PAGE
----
Those who came for their free flu shot were grateful to be there. In addition to the vaccination, the Flu Crew passed out information about their clinics, which offer free health care for people in the community. Harbour recalled one man who was “all smiles” and very friendly. He thanked them for being there. 

“He said, ‘You know, I’m really glad that I can contact the free clinic too, because I have some questions that I need to ask…I haven’t been able to see a health care provider in a little while,’” Harbour said. 

Someone was playing rock music in the background and the pair did a little dance together. 

“It was just wonderful to see someone with such warm energy, who was really appreciating and taking advantage of the resources that we were providing,” Harbour said.  

With COVID-19, many of the traditional rapport-building methods medical professionals use couldn’t happen. Still, students were able to connect with those they immunized. 

“I think that because we were part of something that was more challenging, and because people were more grateful than in previous years to get the vaccine because they know how important it is…there was a really, I think, an even stronger bond between the students that were vaccinating and the people,” Harbour said. “Because what we were doing was so important this year, so I really felt the gratitude.”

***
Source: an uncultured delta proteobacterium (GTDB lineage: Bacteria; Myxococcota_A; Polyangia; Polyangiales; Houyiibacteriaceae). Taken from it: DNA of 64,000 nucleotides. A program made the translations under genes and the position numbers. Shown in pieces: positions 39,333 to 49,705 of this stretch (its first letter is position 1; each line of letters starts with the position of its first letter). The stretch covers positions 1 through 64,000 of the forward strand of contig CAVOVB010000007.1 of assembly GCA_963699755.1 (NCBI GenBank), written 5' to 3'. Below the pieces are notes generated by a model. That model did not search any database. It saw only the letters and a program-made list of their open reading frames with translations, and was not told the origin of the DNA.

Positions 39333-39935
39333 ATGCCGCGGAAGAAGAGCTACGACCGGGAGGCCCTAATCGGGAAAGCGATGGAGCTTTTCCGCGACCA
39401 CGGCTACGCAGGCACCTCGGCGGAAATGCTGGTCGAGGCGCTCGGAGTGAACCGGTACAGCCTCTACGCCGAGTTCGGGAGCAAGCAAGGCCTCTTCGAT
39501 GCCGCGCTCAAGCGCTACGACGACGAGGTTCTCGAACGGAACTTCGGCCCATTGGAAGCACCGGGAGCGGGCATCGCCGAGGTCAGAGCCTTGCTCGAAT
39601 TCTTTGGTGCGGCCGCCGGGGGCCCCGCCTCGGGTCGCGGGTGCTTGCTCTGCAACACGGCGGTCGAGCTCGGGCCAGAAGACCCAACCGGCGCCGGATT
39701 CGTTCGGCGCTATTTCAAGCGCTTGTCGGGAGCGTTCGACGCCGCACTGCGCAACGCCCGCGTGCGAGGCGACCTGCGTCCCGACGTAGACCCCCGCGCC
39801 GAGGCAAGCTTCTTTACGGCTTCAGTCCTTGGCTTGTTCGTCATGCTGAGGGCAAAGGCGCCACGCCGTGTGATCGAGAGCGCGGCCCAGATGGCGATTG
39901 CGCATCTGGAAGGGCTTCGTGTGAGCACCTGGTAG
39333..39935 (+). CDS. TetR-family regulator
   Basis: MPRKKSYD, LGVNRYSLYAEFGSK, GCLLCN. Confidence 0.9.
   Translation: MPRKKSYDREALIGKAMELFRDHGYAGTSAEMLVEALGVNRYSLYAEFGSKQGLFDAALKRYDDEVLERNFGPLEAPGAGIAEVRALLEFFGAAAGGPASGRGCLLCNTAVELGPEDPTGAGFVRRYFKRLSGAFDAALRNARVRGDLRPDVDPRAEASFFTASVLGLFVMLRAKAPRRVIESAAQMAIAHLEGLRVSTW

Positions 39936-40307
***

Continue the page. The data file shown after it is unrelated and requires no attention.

Salvation Army doctors

The Flu Crew plans to return to the Santa Clara Corps on Oct. 29, 2021. The group is also brainstorming more ways to reach those who otherwise couldn’t get access to flu vaccines. 

“Especially at The Salvation Army, we felt that we were reaching people who really needed to be vaccinated, and who were going to benefit from it,” Harbour said. 

In the meantime, should other vaccinations like the forthcoming COVID-19 vaccine become available, the partnership could be utilized again. 

“Stanford Flu Crew stands ready, willing and able to immunize wherever we are asked,” Newman said. “We were asked this morning, ‘If you had a vaccine, could you do it tomorrow?’ And the answer is yes.”


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Hillary Jackson

Hillary Jackson is Managing Editor of Caring, where she keeps her finger on the pulse of The Salvation Army and her eyes on the day’s headlines—all in the name of creating smart, impactful content that prompts action. With an insatiable love of information and heart for the underdog, she believes stories to be one of the best ways to understand and empathize with others. Hillary has worked around the world covering the Olympic Games, and her words have appeared in outlets including Washington Post, The Week, The Muse and Architectural Digest. Hillary holds a master’s degree in journalism from USC’s Annenberg School for Communication and Journalism. She was a finalist for a pair of National Arts and Entertainment Journalism (NAEJ) Awards as well as for the Religion Newswriters Association’s Chandler Student Award for “The PK Project,” a multimedia experience chronicling the stereotypes facing preacher’s kids versus reality. When she’s not word slinging, you’ll find her walking her West Highland Terrier, Nessie.